In the middle of our interview, two men came to the door of Yeehawg, and Nick asked for their IDs. He spent about a minute examining them by shining a black-light flashlight on the IDs. Once he determined they were real, he let the men enter the bar.
“Don’t use fake IDs here,” Nick said. “But if you do, and you get caught, just walk away. Save yourself the fine and a night in jail.”
That is what Jessica, a 20-year-old University of Arkansas student, did when she was caught trying to use a fake ID in April 2016. She was just a freshman then, and it was the first time she had tried to use her fake ID on a Saturday night with a group of her friends. They went to Shots first, and their IDs worked. At that point, Jessica was feeling confident that she could get into any bar. The next bar they went to was Stir, where the bouncer said that her ID was “the worst fake ID he had ever seen,” she said. He took the ID and told the girls to leave. She left immediately because she was scared, she said.
Jessica ordered her fake ID from a website called ID God. She used all her same personal information but used a fake Kentucky address. She used the same day and month but a different year for her birthday. She received two IDs, and after having the first one taken the first night she attempted to use it, she has never attempted to use the second one.
President Donald Learn Needed Id Medical Trump — Claims “Once I got over the novelty of the idea of a fake ID, I realized it was too much of a risk,” she said.
When she was a freshman, she thought it was arbitrary that the drinking age was 21 and that minors could not get into bars. Now that she is a junior and turned 21 in April, her opinion has changed.
“I don’t want a bunch of freshmen who don’t necessarily know how to handle their alcohol yet going to bars,” she said.
One of my friends had a somewhat positive interaction with using a fake ID on Dickson Street. University of Arkansas sophomore Brittany was out with a group of friends on New Year’s Eve 2017 when a bar took her fake ID. Everyone is her group was using a fake ID, and she was the first to enter the bar, she said.
“I was acting very confident because I had a little bit of alcohol in me,” she said. “Usually I’m intimidated by authority, so I wouldn’t be able to pull it off sober.”
Brittany and her friends went to three bars that night. There were no problems getting into the first two. At the third and last bar, she said the bouncer barely looked at her ID, and she got in fine. However, one of her male friends was having trouble with the bouncer, and the bouncer found her inside and asked to see her ID again after a couple of minutes had passed. He realized it was fake and told her he was going to have to keep it, she said.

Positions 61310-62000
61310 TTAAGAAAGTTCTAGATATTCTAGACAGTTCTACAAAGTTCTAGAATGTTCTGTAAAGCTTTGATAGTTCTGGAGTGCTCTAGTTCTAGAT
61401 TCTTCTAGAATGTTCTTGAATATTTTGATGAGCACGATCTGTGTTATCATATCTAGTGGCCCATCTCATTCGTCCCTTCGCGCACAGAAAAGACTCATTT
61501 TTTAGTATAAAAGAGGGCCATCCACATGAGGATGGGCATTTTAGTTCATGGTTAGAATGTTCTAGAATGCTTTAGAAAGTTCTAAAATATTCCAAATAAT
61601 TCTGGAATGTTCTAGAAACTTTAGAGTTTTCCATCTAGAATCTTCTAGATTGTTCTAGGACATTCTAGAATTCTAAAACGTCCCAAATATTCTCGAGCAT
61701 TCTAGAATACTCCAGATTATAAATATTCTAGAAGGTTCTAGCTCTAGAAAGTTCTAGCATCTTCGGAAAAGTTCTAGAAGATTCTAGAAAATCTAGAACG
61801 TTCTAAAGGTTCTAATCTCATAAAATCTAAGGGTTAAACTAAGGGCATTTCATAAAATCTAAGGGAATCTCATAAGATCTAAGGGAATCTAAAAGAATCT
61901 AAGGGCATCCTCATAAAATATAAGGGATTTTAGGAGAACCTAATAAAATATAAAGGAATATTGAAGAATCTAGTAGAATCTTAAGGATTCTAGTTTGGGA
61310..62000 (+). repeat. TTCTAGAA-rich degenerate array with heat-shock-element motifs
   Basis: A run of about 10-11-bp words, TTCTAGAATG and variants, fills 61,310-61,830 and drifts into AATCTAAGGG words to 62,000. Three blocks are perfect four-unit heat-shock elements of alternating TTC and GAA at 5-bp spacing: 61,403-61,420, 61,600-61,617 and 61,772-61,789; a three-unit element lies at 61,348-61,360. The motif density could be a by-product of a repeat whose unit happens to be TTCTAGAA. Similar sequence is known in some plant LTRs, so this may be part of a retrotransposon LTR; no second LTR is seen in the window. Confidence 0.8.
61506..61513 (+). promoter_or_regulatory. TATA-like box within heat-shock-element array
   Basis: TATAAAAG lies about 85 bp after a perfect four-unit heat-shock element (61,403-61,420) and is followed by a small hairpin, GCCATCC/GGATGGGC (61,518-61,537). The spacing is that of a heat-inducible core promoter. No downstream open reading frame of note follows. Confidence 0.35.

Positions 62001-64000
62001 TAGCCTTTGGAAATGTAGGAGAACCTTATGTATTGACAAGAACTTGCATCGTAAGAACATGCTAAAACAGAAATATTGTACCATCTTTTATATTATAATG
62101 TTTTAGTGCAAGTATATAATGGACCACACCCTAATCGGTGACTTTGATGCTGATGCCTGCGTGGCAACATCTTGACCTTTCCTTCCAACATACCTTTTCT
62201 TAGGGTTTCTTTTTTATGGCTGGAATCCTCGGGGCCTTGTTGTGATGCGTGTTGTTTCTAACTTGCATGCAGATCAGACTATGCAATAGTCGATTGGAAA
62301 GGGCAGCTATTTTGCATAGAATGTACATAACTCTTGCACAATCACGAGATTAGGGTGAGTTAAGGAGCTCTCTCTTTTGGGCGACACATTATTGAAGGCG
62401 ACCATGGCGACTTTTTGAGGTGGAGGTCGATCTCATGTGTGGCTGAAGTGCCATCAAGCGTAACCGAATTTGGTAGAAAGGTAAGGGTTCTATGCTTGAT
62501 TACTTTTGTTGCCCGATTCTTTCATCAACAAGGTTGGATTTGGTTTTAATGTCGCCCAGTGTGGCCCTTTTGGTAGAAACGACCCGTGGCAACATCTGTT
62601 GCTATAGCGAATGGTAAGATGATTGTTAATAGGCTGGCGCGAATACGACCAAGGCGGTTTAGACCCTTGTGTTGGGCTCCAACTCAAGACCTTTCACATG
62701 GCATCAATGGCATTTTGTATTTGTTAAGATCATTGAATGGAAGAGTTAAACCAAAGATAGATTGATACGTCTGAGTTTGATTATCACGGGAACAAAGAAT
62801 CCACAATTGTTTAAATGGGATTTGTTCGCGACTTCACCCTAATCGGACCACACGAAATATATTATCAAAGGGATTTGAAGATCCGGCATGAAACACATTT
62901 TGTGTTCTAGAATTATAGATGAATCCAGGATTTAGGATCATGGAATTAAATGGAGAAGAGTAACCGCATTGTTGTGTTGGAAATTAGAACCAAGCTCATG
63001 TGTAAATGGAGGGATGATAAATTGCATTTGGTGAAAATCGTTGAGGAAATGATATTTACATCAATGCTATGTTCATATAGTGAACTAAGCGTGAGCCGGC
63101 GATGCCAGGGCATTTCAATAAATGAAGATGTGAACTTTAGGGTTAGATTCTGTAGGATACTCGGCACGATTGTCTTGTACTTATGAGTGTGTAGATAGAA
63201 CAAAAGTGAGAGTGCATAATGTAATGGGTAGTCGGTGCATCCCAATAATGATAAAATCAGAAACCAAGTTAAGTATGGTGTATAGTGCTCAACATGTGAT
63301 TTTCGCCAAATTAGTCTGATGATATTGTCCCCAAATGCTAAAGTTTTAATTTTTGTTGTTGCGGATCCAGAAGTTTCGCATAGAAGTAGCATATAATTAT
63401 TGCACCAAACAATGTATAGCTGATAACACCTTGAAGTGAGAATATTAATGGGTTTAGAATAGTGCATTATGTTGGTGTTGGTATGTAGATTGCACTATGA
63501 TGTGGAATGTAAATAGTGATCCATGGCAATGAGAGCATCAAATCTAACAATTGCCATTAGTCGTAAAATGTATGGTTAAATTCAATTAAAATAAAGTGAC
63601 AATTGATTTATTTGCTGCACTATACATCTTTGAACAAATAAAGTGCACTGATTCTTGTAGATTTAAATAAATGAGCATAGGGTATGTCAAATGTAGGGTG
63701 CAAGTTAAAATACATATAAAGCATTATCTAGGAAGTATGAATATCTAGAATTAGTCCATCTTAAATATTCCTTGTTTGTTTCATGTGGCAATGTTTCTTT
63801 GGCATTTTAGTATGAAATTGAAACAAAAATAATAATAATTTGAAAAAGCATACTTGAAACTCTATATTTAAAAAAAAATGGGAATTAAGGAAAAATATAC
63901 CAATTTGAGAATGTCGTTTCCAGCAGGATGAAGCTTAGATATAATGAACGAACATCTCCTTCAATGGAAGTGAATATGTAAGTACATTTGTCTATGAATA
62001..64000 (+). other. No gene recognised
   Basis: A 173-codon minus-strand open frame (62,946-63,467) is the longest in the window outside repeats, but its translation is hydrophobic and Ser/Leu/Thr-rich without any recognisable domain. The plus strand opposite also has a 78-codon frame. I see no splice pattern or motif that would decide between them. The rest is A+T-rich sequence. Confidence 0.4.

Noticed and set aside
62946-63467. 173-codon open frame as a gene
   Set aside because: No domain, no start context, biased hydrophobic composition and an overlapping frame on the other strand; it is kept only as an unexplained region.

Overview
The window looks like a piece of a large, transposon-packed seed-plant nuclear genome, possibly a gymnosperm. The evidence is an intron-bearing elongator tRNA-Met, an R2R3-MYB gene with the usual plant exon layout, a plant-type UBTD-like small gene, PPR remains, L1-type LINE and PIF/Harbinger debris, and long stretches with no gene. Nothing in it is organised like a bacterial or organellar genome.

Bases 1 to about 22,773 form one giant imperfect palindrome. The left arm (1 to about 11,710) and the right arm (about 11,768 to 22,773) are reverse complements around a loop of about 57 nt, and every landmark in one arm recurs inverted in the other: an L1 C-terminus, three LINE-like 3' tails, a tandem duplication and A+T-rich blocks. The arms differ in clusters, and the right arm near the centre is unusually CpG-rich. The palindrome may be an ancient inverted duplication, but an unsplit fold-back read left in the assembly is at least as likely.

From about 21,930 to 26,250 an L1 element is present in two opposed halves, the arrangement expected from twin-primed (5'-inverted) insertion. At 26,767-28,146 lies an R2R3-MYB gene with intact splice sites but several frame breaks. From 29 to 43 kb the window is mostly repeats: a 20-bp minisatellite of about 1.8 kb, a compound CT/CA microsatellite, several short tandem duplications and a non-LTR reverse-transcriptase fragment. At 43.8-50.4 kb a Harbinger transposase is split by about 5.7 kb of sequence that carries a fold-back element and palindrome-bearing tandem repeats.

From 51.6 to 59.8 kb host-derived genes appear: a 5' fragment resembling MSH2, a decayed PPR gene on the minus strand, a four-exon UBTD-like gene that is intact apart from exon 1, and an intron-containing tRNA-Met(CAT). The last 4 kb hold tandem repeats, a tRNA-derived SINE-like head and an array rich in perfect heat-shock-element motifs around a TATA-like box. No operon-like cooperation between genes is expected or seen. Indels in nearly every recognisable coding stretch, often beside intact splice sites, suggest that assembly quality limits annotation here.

It was really cold that night, so the bouncers told Brittany and her friends that they could stay and hang out in the bar. They could not buy drinks. She sat at the front of the bar for awhile and talked to the bar manager. She asked him if they turned fake IDs into the police. He told her they did not and that she would not get in legal trouble. They just had to take fake IDs because it is a liability for the bar. When Brittany and her friends left, the bouncers told her they would “be happy to have them back when they were 21,” she said.
Another friend of mine, Laine, said she has interacted with liquor store workers who were lenient about her using a fake ID. She went to City Liquor at the beginning of fall 2017, and the men working there joked around with her about her ID being fake. Laine said they told her, “You’re nice, so we’re not going to take your ID. The only time we take it is if people are being jerks and insisting their ID is real when we know it’s fake.” That was the only time she has ever been called out for having a fake ID, she said.
Fake IDs are clearly abundant on college campuses. Despite knowing the legal implications and the strict reputations of bars and liquor stores in Fayetteville, students continue to use fake IDs. While I understand police officers and bouncers are required by law to prevent minors from consuming alcohol, ticketing students is not solving the problem. Laine told me if her fake ID ever got taken away, she would just buy another one. Fake ID usage does not decrease because authorities are stricter. Perhaps we need to look at reforming our laws to make them less punitive and more informative about the risks associated with underage drinking.
“I think it’s arbitrary that minors can be entirely financially independent from their parents, rent their own apartments and pay their own bills, but they are not considered old enough to drink alcohol,” Colin said.
Editor’s Note: We made the decision to quote the students anonymously because the University of Arkansas’ Office of Student Standards and Conduct representatives indicated that they could pursue conduct sanctions against the students who possess or possessed fake IDs.